I sniffed. She did smell clean and had that look she got after eating. I might have to let these idiots live. “What did you feed her?” I had nightmare visions of them expressing my milk while I’d been unconscious.
“We had some baby formula,” one of them said, and to what must have been my stunned look, because save for occasional and rare visits, everyone on Circum Terra was male and fully grown, he swallowed, “Well, old formula powder, which I think was meant to be loaded in the Je Reviens.”
Well, great. My daughter had just been fed some more than 300 year old formula. And the greedy gut had eaten it too. On the other hand, I knew some of that food had been preserved for the long haul in deep-frozen stasis. Though what the all-male mules wanted with baby formula was beyond me.
I looked at Eris. She looked fine. Which was good. If she so much as spit up, though, someone was going to die a painful death.
One of the scientists cleared his throat. “You seem to be lost and disoriented. We imagine you ditched from a ship in distress?”
I raised my eyebrow at him. They looked back at me with a mixture of fear and worry. I swear I can’t generally hear thoughts other than Kit’s, but I had the impression I could hear the guy I’d first taken hostage thinking yeah, she distressed the ship, then left.
“I mean, I mean,” the man said. “We have contacted Olympus Seacity and as soon as possible, they will send someone up to take you back and… and restore you to…” My expression must be too easily read. His speech had slowed down as he talked, and he was looking at me as if realizing he’d said something wrong, or at least that his explanation wasn’t going over the way he’d expected.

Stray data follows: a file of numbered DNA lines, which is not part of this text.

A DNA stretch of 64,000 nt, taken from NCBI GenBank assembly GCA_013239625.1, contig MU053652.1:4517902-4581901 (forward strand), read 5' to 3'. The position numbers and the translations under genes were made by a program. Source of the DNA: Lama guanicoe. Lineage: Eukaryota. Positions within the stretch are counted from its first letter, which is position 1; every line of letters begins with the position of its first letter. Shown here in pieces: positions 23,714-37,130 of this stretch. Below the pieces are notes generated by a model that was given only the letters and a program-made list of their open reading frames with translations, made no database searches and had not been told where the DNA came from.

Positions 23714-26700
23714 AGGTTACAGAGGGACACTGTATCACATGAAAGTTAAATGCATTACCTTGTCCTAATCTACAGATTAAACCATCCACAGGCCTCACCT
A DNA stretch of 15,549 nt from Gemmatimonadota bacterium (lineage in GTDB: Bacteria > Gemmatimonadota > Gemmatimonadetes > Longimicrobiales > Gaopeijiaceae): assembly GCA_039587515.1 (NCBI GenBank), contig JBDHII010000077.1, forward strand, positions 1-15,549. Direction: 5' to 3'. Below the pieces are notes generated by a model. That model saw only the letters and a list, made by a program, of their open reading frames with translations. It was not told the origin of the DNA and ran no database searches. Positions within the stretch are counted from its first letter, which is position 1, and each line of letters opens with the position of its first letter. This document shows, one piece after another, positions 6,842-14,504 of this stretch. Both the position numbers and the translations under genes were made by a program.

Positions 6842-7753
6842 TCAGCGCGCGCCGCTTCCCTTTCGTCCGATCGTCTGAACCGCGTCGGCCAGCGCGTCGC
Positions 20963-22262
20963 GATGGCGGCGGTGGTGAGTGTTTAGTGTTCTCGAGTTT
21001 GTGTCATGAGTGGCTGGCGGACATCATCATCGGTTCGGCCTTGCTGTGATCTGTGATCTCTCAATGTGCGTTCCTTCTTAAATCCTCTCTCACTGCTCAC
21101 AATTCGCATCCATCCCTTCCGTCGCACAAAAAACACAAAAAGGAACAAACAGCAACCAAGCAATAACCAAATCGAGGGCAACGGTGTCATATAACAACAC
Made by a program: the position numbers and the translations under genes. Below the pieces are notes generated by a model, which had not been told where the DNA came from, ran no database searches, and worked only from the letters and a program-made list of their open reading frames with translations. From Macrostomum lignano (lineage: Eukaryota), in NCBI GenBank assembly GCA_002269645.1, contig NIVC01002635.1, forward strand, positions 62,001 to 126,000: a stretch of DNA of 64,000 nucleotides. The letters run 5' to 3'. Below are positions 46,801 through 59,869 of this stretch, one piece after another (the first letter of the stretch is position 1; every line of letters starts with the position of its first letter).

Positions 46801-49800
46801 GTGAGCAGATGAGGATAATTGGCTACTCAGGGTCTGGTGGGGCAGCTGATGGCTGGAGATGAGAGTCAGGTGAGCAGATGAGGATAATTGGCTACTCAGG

For my part, I was thinking, very quickly. First, they’d contacted Olympus Seacity. Last I’d heard, that island was the center of the Usaian rebellion, and that meant that, at least if the rebels hadn’t be utterly eliminated — I stopped, because that was possible, in which case it was quite possible that Olympus Seacity just meant another center of the power of the Mules, who had once been the Biolords and who, after the Turmoils, had taken over again under the guise of “Good Men” and pretending not to be bio-improved. And if that was the case, then I was in de-facto enemy territory.
I cast about for something to tie Eris to myself. Look, she was my daughter and I would look after her, but a baby in a fight is a liability, anyway. A baby you have to hold with one hand while fighting is a worse liability. I didn’t want her getting dropped, tossed or, worse, captured. There’d been a little piece of cloth by her side, which probably had been over her to begin with. I grabbed it and tied it around me and over my shoulder as a sling, into which I settled Eris. She was looking at me with big, expectant eyes, and I smiled reassuringly at her. Then I looked up at the men, who were staring at me with a confused expression.
“You see, Madam, one of them said, apologetically. “As soon as we can there will be help –”
I nodded. “I presume you talked to Good Man Keeva?” I asked.
Good Man Keeva, aka Lucius Keeva was the most prominent of the Usaians, and incidentally a friend of a friend. Okay, technically the lover of a friend, though it was none of my business.
If he was still in power, I’d be safe. Not that I actually expected my captors to have talked to him. It was far more likely they’d talked to an underling ten levels down.
But what I got were raised eyebrows, a confused expression and “Who? No — He is not in charge –”